How do you prove your sexuality? What if your life really depended on it?
That’s the dilemma at the heart of UK company Transport Theatre’s celebrated Elegy, penned and originally directed by Douglas Rintoul. Examining the harsh realities faced by gay men fleeing persecution in an Iraq left shattered and unstable after the West’s ‘shock and awe’ intervention, the one-man show is inspired by the work of acclaimed photojournalist Bradley Secker, who continues to interview and capture the likeness of a series of LGBTIQ people seeking a better life while languishing in refugee camps.
Lab Kelpie will stage the play’s Australian premiere at Melbourne’s Gasworks Theatre as part of this year’s Midsumma Festival. Performed by Nick Simpson-Deeks (Winners & Losers) and directed by John Kachoyan (MTC, Bell Shakespeare Company, MKA) it will be accompanied by a gallery of Secker’s most affecting work.
“When you’re trying to get refugee status, the more powerful your story is, the more likely it is you will get refugee status, but who decides what that story is and who decides how powerful it is?” Kachoyan asks.
“Is it safe to talk about being gay? And how do you prove it when you have nothing but a passport when you arrive at the border? Dates, times, people, evidence. It would be extraordinarily difficult to explain who you are.”
Elegy is not a straight verbatim piece, weaving as it does the recollections of several dislocated men into something far more lyrical.
“It’s a poem of sorts, it’s not a Wikipedia page or a documentary,” Kachoyan said.
“It really is a beautiful piece of storytelling.”
The more he researched the plight of queer communities in Iraq, the more Kachoyan realised the complexity at play in a country that, under Saddam Hussein, was surprisingly more tolerant.
“You assume things are sort of linear, that they were bad and they get less bad, but actually after the destabilisation of Iraq, and particularly the rise of militias that are motivated by religion, they tend to become moral police in this vacuum.”
With so much of the dialogue surrounding asylum seekers charged with a ferocious and often dehumanising rhetoric, Kachoyan acknowledges the weight of Elegy.
“I think sometimes it’s easier to just go ‘well, there’s just this mass of people called asylum seekers,’ or the pejorative terms that the media uses, and within that what we’ve also discovered is that there’s also persecution within those communities," he said.
“Of all the people who are fleeing Syria or Iraq, some might also be homophobic, so there are refugees in camps all across Europe that are still experiencing homophobic violence and discrimination. It’s heart-breaking, but it also really differentiates those stories and reminds you that people seeking asylum come from all sorts of different communities and flee for all sorts of different reasons.”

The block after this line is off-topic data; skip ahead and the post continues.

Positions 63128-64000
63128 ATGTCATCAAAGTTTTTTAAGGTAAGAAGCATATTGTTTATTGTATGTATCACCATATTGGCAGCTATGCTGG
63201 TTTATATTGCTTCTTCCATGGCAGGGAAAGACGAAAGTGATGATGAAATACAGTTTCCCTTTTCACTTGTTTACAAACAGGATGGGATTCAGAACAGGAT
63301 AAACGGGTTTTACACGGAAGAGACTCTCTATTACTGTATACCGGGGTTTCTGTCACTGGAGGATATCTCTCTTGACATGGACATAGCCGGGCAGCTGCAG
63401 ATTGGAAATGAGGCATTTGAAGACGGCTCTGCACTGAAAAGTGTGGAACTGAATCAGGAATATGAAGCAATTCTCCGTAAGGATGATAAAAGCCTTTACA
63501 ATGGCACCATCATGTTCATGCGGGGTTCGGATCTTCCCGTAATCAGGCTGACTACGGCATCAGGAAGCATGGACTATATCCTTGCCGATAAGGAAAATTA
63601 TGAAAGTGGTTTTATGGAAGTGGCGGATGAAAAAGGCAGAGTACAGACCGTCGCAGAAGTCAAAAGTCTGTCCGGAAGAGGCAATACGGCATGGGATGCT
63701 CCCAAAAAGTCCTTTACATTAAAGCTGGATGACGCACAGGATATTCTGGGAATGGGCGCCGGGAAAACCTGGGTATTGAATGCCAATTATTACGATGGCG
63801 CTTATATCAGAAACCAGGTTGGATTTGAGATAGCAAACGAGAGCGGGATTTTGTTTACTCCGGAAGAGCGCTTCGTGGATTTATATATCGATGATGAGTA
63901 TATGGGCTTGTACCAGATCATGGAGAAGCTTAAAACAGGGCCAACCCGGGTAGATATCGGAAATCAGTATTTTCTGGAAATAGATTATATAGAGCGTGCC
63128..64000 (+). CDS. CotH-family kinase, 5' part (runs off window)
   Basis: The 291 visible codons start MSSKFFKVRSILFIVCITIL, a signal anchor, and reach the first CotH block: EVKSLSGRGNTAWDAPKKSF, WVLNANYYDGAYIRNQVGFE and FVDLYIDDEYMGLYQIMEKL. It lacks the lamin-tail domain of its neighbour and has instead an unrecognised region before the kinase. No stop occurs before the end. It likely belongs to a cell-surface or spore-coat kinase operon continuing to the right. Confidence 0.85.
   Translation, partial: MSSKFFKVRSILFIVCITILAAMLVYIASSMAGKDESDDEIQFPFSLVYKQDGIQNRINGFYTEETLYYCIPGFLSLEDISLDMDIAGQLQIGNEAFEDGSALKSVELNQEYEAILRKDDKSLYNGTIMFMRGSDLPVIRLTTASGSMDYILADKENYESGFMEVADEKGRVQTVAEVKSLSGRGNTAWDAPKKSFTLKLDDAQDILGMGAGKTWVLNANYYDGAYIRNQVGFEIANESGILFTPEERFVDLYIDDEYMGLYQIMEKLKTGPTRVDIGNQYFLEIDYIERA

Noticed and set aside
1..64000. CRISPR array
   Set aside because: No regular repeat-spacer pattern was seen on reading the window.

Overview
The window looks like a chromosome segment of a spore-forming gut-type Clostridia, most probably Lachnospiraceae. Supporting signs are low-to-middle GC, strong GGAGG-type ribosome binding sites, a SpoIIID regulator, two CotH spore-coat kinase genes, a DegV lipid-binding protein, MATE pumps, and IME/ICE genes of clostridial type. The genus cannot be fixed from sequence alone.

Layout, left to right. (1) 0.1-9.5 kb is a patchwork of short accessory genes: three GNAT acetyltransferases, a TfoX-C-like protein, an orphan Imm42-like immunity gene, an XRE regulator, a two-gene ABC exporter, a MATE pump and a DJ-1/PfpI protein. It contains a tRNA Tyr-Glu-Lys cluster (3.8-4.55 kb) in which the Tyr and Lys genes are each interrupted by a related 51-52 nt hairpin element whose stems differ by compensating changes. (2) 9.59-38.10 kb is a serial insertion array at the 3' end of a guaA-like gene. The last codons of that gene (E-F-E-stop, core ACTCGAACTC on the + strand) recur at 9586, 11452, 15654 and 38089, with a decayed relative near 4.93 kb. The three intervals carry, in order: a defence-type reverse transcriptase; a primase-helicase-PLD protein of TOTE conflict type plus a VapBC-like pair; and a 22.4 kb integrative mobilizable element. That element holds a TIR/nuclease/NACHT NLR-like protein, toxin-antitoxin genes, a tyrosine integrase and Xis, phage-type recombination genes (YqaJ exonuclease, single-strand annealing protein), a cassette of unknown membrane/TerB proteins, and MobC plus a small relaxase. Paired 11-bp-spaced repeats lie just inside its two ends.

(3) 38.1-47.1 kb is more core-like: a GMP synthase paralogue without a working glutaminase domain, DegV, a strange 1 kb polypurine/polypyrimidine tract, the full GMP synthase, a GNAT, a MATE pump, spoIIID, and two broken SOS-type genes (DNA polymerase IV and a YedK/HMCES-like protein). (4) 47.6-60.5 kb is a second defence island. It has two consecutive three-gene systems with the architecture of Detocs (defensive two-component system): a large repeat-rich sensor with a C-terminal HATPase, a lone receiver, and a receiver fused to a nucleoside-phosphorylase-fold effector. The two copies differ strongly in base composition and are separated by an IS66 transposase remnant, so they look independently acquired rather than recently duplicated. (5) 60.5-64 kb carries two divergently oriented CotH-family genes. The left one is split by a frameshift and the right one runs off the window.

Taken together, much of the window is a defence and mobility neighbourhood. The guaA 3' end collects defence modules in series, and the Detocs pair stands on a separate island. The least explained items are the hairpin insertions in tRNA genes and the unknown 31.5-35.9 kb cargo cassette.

Videos of young men being thrown to their deaths from tall buildings during the Syrian crisis have disturbed Kachoyan.
“What’s extraordinary is after anyone leaves Iraq, they still move through a series of countries which themselves have histories of homophobic violence and their own issues with immigrants. It’s not packing up and fleeing and ending up somewhere safe, A to B. There’s all this time and energy expended in between and you can be in settlement camps for years until you’re processed.”
Kachoyan says Simpson-Deeks has grasped the lyrical nature of the piece, conveying these lived experiences with a narrative strength that embraces the theatrical.
“You’re not thinking about the other character, listening and reacting. Nick’s not re-enacting things for us, he’s actually just telling us a story. It means you always have to look up and talk to us. When he does that, it really sings.”
“We’ve been reading a lot of articles and it’s really confronting stuff sometimes, but this is happening and it’s happening on our doorsteps.”
While these experiences spill out of the turmoil in the Middle East, Kachoyan said he's well aware that queer persecution is, quite possibly, playing out on Nauru and Christmas Island.
“We’ve been reading a lot of articles and it’s really confronting stuff sometimes, but this is happening and it’s happening on our doorsteps,” he said.
“It’s happening mostly with all of us passively endorsing it.”
Kachoyan says Gasworks and Midsumma’s diverse arts programming provides the perfect platform to explore these personal accounts in a way that engages, rather than hectors, audiences.
“We’re really lucky in the middle of Melbourne in Midsumma 2016 to be able to talk about that story and examine a little bit of the privilege that we have in Australia, “ he said.
“If this show talks to people, moves them or makes them think a bit more deeply about both the plight facing queer communities across the world as well as refugee communities, then that’s fantastic.”